Weaving words and binding bodies: The poetics of human experience in Old English literature

Research output: Book/ReportBook

Authors

Colleges, School and Institutes

Abstract

References to weaving and binding are ubiquitous in Anglo-Saxon literature. Several hundred instances of such imagery occur in the poetic corpus, invoked in connection with objects, people, elemental forces, and complex abstract concepts. Weaving Words and Binding Bodies presents the first comprehensive study of weaving and binding imagery through intertextual analysis and close readings of Beowulf, riddles, the poetry of Cynewulf, and other key texts. Megan Cavell highlights the prominent use of weaving and binding in previously unrecognized formulas, collocations, and type-scenes, shedding light on important tropes such as the lord-retainer "bond" and the gendered role of "peace-weaving" in Anglo-Saxon society. Through the analysis of metrical, rhetorical, and linguistic features and canonical and neglected texts in a wide range of genres, Weaving Words and Binding Bodies makes an important contribution to the ongoing study of Anglo-Saxon poetics.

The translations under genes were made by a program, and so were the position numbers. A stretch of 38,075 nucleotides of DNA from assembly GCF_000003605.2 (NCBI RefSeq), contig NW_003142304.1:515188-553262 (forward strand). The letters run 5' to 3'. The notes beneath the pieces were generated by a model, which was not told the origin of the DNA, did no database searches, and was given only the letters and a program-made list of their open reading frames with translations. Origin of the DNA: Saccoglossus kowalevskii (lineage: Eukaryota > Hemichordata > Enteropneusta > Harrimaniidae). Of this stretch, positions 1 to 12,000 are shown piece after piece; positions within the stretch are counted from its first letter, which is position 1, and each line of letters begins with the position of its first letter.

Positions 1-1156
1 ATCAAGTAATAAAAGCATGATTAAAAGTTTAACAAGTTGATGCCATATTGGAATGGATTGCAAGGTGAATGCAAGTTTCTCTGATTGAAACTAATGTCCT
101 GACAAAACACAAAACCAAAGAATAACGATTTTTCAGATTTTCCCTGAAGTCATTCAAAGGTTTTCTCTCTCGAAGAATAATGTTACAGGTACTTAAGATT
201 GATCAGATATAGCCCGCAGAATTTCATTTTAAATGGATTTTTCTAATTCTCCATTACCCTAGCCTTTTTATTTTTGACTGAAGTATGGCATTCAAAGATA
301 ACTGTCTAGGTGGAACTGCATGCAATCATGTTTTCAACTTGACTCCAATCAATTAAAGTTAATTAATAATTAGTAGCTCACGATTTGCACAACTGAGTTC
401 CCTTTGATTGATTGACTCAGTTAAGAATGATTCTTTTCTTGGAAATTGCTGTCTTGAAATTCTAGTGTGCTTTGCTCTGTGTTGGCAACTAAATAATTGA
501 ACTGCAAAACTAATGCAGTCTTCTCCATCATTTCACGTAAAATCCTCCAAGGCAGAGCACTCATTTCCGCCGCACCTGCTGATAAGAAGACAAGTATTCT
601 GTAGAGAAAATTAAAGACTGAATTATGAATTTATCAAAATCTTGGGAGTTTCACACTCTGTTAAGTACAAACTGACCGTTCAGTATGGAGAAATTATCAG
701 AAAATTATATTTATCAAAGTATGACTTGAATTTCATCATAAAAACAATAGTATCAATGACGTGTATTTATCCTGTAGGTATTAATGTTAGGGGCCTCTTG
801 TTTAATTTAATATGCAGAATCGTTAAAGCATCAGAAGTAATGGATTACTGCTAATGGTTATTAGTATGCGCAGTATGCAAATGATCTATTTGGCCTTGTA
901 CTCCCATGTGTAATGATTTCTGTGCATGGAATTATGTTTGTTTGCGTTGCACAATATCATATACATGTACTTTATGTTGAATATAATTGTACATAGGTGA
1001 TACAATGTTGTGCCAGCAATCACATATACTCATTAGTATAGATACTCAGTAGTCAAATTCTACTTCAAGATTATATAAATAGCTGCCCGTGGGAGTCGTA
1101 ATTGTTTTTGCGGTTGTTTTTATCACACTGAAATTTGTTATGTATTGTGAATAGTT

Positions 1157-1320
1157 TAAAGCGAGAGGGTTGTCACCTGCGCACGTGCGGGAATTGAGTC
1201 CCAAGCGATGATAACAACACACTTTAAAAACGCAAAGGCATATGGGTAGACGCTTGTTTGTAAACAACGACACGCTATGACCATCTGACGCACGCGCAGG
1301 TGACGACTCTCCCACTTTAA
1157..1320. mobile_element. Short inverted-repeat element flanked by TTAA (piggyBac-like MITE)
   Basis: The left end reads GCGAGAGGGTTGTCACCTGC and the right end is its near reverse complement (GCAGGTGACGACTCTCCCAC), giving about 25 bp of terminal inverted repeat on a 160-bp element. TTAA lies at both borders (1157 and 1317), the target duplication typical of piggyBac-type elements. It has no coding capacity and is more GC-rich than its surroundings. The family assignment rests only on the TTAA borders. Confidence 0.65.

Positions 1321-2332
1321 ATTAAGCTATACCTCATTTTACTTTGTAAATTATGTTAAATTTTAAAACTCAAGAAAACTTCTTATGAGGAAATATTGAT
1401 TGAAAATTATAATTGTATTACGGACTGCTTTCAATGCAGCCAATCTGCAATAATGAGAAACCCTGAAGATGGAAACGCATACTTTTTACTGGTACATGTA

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Details

Original languageEnglish
PublisherUniversity of Toronto Press
Number of pages256
ISBN (Print)9781442637221
Publication statusPublished - 1 Mar 2016

Publication series

NameToronto Anglo-Saxon Series
PublisherUniversity of Toronto Press